Student Name: Rich Yeung

School: University of California, Los Angeles, Extension

Studio: Interior Architecture Studio A

Instructor: Rogerio Carvalheiro

The Cultivate project was an adaptive reuse project for a former warehouse in West Hollywood. The new program will be a mixed-use building. This includes a market and café on the ground level, residential “micro-units” on upper floors, as well as a vertical grow center. We also needed to develop a void as part of the design challenge as well as incorporate inspired qualities from a contemporary architect.



For this studio project, we were assigned a seven-story building in West Hollywood on the northeast corner of Santa Monica Blvd. and N. Olive Drive. Each original floor area measures roughly 4,700 SF. It is currently home to the Emser Tile Company, but it was built in 1925 as a storage warehouse. While it is not a landmarked building, it is instantly recognizable as one of the few tall buildings in the neighborhood. We were allowed to reimagine the current architecture, but within the bounds of the site plan.



The overall goal of the project was to consider the adaptive reuse opportunity of this building and transform it into an alternative mixed-use facility. It was also informed by social and environmental issues such as carbon footprint, diminishing suitable land for food production, lack of affordable housing, and the pandemic. As such, we were tasked with designing a program that consisted of a commercial space on the ground level (to generate revenue), residential micro-units on the upper levels (to maximize space and affordability), and the integration of a vertical hydroponics grow center (to produce food for the market). This resulted in a self-sustaining ecosystem.



The commercial space requirements included a market and a café with seating, both on the ground level. There should be separate public and residential entrances. The residential units consisted of studios, 1BR and 2BR; it was up to us to determine how to allocate spacing and on which floors. To maximize square footage, we were challenged to come up with micro-unit solutions that still had access to outdoor or green spaces. The vertical farm needed to coexist with the rest of the program and incorporate facilities such as decontamination rooms and offices. All non-residential restrooms had to be ADA-compliant. 

In addition to the program requirements, we also had to create a “void”, to see how the introduction of a negative space informed the overall environment such as circulation of light, air, and people, laterally and vertically. Finally, we had to research a contemporary architect from a provided list and incorporate elements of their design into our overall approach.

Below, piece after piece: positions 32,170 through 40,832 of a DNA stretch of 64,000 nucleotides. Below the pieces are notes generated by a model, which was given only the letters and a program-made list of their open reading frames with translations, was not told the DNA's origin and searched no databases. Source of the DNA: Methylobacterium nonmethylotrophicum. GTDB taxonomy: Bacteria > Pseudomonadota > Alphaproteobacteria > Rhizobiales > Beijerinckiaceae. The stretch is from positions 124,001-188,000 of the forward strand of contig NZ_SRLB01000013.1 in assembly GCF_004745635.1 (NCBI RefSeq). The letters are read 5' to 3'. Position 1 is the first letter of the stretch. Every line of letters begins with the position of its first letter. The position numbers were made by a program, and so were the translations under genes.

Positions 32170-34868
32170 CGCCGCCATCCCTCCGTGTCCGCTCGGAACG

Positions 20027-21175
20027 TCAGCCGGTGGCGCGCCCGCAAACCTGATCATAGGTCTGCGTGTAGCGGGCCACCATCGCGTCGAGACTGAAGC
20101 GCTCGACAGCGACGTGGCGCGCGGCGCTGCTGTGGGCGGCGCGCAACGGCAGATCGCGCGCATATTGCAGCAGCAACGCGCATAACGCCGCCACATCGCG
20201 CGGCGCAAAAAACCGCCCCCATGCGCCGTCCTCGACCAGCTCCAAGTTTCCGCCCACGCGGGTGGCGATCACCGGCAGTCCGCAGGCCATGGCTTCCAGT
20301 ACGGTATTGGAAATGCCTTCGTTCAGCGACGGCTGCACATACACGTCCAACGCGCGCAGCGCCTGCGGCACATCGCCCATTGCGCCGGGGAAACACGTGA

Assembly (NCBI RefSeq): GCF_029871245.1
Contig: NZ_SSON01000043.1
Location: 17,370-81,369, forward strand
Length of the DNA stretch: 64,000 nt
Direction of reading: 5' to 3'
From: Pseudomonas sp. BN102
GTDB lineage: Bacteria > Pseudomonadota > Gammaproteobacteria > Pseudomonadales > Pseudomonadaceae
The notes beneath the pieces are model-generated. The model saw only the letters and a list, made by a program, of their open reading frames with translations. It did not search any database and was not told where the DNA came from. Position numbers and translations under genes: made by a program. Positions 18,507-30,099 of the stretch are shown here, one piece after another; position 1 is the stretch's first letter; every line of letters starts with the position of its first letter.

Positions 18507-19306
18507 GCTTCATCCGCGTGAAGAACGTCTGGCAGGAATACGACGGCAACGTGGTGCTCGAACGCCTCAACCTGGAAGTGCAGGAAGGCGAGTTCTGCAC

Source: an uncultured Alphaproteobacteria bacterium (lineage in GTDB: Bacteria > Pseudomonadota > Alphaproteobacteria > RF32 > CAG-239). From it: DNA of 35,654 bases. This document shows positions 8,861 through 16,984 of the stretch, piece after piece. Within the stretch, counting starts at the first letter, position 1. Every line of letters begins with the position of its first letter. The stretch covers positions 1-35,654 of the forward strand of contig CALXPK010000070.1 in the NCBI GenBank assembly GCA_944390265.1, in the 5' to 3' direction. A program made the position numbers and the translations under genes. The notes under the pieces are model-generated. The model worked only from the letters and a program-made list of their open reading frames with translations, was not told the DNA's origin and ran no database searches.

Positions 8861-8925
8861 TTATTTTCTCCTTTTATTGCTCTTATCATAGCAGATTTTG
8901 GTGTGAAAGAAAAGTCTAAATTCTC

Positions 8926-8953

For my project, I began with a site analysis. What struck me immediately was how much sun the building received on both the west and south sides. This informed where I wanted to put the residential zones since the grow center didn’t require natural lighting. However, I felt it was important for the grow center to be fully integrated, so I designed access to the facilities on every other floor as each grow center unit was double height from floors 2-7. Subsequently, I mapped the market towards the existing parking lot (for loading and potential outdoor extension), the café along the Santa Monica Blvd façade where there was more traffic, and the residential entrance on the quieter N. Olive Dr. side. 

Urban farming is not a new concept, but it isn’t widely adapted. As West Hollywood is a hub of creativity and diversity, I thought it would be a good idea to also add a learning center on the 2nd floor to educate people on the climate crisis and how urban farming can help. I wanted this building to serve as a community destination as well. 


For the residential units, we were given rough guidelines for areas. On average, my studios ended up being roughly 440 SF, the 1BRs were 610 SF, and the 2BRs were 770 SF – all including a small balcony for access to natural light and air. This was especially crucial given the pandemic circumstances and how important a commodity outdoor access became. I also designed custom transformable furniture to work within the smaller spaces. Access to the vertical farm, via changing and decontamination facilities, was available on floors 2, 4, and 6 for those residents who also volunteer there.

Steven Holl served as my architectural muse as I loved the way he plays with geometry and forms to generate and direct light into spaces. When I initially concepted the void in my building, it was a bean-shaped atrium contained in the middle of the complex to communicate growth. As the design evolved, I opened up this void by puncturing the west side of the building so that there is a continuous flow of air and light from the outside to within. As a result, the design language throughout the building follows a consistent system of dynamic diagonals and subtle curves – creating a conversation between the exterior and the interior.